To view a summary of the report (DODIG-2012-004), please click here.

A copy of the letter to Deputy Secretary Carter is below:

November 3, 2011

The Honorable Ashton B. Carter, PhD
Deputy Secretary of Defense
U.S. Department of Defense
1000 Defense Pentagon
Washington, DC 20301

Dear Dr. Carter:

We are writing to express our concerns over recent reports that the Department of Defense (DOD) is overpaying for parts and inventory.

The DOD Office of Inspector General (OIG) has issued a series of audits reporting on contracting practices that allow for gross overpayment for parts (Excess Inventory and Contract Pricing Problems Jeopardize the Army Contract With Boeing to Support the Corpus Christi Army Depot, May 3, 2011, and Pricing and Escalation Issues Weaken the Effectiveness of the Army Contract With Sikorsky to Support the Corpus Christi Army Depot, Sept. 8, 2011). The Inspector General audits describe how the Army has overpaid millions of dollars for spare parts. Even more noteworthy and disappointing, in many cases the overpriced parts bought from suppliers were already available from military warehouses operated by the Defense Logistics Agency.

The Inspector General findings included:

* For an $8.00 helicopter door part, for example, the DOD paid $284.00.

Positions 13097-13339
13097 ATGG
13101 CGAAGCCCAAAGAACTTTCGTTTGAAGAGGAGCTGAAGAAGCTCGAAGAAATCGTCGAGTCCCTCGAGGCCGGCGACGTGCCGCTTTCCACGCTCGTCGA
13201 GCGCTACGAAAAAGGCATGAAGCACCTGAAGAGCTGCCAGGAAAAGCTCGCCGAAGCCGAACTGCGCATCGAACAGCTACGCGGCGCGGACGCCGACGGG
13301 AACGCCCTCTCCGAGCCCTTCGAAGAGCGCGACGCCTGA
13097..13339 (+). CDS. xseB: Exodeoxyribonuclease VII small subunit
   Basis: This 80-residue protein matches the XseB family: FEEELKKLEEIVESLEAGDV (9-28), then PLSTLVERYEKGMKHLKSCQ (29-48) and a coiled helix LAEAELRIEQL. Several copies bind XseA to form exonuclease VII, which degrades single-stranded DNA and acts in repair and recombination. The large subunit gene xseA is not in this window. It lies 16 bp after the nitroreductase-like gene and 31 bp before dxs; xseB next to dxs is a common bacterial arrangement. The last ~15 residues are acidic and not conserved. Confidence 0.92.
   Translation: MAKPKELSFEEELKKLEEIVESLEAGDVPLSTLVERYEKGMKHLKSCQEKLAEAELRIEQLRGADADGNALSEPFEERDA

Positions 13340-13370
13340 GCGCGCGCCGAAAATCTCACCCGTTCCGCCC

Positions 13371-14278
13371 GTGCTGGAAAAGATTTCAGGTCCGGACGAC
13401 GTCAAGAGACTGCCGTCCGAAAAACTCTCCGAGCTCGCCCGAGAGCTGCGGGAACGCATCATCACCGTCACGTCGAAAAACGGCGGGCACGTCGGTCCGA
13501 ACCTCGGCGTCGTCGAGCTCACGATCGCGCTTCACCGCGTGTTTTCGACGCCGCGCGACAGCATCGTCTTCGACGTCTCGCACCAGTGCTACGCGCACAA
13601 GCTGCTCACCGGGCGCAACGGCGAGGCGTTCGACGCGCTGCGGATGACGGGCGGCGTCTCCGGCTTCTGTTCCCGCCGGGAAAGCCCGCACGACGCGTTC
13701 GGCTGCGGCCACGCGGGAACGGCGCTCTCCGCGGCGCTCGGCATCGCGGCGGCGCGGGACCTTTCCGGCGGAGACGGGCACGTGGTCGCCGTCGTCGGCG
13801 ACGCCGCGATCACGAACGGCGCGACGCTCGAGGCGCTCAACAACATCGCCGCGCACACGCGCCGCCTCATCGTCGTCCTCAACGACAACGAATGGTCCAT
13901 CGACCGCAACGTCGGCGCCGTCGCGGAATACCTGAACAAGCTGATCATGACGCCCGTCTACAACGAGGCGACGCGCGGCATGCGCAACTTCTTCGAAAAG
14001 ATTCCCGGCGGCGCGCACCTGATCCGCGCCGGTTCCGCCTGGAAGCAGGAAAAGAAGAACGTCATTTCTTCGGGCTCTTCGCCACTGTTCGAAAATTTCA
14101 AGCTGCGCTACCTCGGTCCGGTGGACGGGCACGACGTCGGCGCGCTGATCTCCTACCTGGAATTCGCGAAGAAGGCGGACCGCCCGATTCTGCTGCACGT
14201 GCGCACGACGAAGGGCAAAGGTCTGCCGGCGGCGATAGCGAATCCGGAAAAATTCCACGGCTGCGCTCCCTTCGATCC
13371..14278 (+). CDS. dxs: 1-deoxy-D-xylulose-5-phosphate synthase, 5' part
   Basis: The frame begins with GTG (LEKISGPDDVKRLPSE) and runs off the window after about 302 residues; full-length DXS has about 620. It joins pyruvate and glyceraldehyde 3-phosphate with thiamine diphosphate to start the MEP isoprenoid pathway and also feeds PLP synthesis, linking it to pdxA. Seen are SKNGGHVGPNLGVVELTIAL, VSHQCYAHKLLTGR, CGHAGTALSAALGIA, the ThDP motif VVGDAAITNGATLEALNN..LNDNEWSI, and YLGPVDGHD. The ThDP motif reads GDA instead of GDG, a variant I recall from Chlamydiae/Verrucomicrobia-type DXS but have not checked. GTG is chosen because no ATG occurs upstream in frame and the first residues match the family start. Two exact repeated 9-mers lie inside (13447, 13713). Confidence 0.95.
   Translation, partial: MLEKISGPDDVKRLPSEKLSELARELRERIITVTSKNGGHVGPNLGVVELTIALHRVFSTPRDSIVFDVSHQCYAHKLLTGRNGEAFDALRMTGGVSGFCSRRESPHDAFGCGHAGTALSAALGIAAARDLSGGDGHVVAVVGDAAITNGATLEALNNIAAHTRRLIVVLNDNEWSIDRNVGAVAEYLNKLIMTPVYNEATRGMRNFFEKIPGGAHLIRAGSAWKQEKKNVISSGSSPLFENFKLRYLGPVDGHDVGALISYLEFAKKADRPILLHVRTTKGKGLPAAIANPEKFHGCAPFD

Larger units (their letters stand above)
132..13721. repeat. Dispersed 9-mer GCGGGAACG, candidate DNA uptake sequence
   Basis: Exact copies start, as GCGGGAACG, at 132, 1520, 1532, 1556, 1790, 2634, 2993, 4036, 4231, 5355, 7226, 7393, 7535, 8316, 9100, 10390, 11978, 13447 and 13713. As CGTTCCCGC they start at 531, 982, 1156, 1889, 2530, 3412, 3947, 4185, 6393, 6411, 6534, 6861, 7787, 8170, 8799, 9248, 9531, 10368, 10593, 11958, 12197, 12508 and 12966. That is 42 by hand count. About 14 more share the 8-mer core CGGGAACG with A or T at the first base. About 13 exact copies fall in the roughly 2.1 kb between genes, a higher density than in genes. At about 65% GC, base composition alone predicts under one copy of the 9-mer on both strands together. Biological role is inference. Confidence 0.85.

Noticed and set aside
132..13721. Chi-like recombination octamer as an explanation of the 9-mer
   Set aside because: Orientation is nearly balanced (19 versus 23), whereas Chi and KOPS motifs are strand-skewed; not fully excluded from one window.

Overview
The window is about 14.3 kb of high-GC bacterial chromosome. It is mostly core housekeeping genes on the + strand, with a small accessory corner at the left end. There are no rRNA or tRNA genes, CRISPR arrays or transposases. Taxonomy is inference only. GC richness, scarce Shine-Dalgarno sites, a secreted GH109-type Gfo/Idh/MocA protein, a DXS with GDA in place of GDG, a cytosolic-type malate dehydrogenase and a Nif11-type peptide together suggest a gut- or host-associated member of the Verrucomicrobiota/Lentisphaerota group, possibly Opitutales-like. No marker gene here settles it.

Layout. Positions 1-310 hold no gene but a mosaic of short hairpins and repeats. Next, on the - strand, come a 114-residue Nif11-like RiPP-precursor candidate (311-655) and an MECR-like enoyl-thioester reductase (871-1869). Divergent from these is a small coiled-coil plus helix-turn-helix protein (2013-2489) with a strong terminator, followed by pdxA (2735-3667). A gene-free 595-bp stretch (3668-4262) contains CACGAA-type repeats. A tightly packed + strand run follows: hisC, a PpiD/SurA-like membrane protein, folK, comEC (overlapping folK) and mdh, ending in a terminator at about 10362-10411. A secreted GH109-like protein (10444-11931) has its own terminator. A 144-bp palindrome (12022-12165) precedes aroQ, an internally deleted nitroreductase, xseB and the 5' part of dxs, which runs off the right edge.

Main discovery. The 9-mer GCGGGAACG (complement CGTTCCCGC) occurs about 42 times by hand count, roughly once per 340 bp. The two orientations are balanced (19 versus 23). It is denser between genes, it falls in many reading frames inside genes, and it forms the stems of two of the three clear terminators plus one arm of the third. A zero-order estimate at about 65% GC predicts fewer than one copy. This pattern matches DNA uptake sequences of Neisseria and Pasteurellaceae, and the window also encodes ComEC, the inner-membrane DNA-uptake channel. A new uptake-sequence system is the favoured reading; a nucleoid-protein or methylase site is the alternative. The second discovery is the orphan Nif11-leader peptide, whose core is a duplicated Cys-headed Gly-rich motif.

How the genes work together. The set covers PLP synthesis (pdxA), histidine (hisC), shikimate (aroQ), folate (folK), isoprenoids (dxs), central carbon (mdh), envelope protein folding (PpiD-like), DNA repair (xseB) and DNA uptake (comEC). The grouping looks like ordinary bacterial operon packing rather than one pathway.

* The Army paid five times too much for a $1,500 rotor part that turned out to already have been in stock in military warehouses

* DOD did not effectively use $339.7 million of existing inventory before procuring the same parts from The Boeing Corporation.

* The DOD OIG reported that Sikorsky Aircraft Corporation charged the Army $11.8 million, or 51 percent more than was "fair and reasonable," for 28 parts reviewed. Many of these parts were already held in inventory by the Department.

* DOD overpaid The Boeing Corporation by $13 million, or 131.5 percent more than fair and reasonable prices for 18 parts. Much of this money was spent on parts that were already stocked by the Department.

Given the serious financial challenges posed by our massive federal debt and deficit, all aspects of federal spending, including the DOD, are facing the prospect of substantial reductions and changes. We believe that we must look in every nook and cranny of the federal government to make sure that we're getting the most bang for our buck. We need to get better results for less money in almost everything we do. With millions, if not billions of dollars at stake, eliminating wasteful spending practices is a critical step.

The DOD OIG has laid out a number of recommendations to address the problem of overpriced spare parts. For example, it seems to me that requiring our military depots and contractors to check for a lower cost parts that could be available through internal Department sources, such as the Defense Logistics Agency, as the OIG recommended, is a common sense and cost-effective step. We respectfully ask that you respond by December 1st with the Department's plans and timelines to address the recommendations made by the DOD OIG to curb these troubling instances of overpaying contractors for spare parts.

We look forward to working with you during the months ahead on this important issue.

Sincerely,

Thomas R. Carper
Chair
Subcommittee on Federal Financial Management, Government Information, Federal Services, and International Security

Scott Brown
Ranking Member
Subcommittee on Federal Financial Management, Government Information, Federal Services, and International Security

Tom Coburn
Ranking Member
Permanent Subcommittee on Investigations